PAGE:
One important example of symbolism is the statue’s famous spiked crown that rests atop her head. With seven spikes, these represent the world’s seven oceans and continents. However, in her left hand is something much closer to Americans.
A Magnificent Declaration Of Independence
Anyone looking at Lady Liberty can see the torch she holds proudly in her right hand. However, what is she holding in her left hand? It’s difficult to see from the ground, but it turns out that she is carrying a tablet.
Roman Numerals – JULY IV MDCCLXXVI – are inscribed onto the tablet. When translated into English, it reads “July 4, 1776”. The famous date of the ratification of the Declaration of Independence. This particular piece of symbolism was added late but is meaningful nonetheless.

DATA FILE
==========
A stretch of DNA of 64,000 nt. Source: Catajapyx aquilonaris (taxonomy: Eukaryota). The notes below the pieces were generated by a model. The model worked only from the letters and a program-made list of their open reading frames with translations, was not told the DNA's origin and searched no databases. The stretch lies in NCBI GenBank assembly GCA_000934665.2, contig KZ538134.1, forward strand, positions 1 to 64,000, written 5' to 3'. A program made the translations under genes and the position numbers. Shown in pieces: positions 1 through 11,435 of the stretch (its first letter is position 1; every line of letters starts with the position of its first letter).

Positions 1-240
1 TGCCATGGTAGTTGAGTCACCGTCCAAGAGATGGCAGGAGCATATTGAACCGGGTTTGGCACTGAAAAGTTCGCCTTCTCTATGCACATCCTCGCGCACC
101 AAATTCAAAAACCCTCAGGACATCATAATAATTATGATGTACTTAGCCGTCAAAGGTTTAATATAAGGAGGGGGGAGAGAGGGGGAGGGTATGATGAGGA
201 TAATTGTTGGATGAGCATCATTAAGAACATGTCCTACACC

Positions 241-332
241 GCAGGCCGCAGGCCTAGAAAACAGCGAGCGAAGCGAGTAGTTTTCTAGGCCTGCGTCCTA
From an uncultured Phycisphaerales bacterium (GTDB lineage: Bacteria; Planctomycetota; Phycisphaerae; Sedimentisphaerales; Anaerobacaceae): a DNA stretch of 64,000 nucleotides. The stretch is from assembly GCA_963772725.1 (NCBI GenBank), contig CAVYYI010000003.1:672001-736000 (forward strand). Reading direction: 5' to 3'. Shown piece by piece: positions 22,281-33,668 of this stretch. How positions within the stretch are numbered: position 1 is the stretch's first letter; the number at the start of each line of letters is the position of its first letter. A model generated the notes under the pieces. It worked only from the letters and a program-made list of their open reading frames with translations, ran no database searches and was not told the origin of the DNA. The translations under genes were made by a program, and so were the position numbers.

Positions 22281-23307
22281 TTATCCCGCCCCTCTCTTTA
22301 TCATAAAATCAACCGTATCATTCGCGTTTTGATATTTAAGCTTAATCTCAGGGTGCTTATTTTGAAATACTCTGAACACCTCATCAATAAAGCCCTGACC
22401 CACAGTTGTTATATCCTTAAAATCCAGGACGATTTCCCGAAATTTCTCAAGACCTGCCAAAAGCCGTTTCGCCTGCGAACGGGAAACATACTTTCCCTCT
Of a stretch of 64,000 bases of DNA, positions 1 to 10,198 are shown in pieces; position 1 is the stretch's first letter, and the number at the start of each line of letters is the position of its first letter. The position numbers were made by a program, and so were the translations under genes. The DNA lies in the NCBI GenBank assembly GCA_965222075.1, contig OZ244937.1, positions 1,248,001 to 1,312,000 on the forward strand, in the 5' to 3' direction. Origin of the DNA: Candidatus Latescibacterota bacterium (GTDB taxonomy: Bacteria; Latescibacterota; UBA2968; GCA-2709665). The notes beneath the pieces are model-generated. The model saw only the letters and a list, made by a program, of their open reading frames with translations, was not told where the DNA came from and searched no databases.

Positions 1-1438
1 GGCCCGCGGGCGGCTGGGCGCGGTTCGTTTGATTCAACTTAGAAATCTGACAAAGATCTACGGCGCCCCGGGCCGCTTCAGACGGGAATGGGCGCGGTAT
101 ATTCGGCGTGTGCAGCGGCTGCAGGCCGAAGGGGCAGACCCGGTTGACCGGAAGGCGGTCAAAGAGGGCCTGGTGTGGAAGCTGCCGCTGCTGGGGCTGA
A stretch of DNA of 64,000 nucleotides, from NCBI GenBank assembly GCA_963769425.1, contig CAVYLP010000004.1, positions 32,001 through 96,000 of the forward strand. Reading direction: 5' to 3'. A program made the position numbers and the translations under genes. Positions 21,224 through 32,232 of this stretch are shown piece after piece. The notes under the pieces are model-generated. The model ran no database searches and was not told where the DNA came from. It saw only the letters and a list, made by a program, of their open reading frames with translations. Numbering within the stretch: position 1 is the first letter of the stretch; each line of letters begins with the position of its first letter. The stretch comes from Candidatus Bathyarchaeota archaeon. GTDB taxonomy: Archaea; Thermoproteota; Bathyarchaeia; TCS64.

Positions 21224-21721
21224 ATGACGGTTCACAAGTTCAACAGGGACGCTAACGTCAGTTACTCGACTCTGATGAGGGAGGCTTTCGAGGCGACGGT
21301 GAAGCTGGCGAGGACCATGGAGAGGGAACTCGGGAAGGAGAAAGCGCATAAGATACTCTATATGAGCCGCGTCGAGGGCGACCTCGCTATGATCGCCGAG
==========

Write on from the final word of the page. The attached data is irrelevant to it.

Sculpting Is Extended
Bartholdi was a very ambitious man that was full of hope. He started work on the Statue of Liberty in 1875, intending to unveil it by July 1876—the 100th anniversary of the Declaration of Independence.
Well, that didn’t happen. Instead, all the work involved became far greater than Bartholdi had ever imagined. With everything that needed to be accomplished, it wouldn’t be until 1884—nearly eight years after the original expected completion date.
Site Of Controversies
Many Americans were aware of the sculpture as it was being built. Although it was a massive gift from the French to the United States, many Americans were skeptical about its message and symbolism.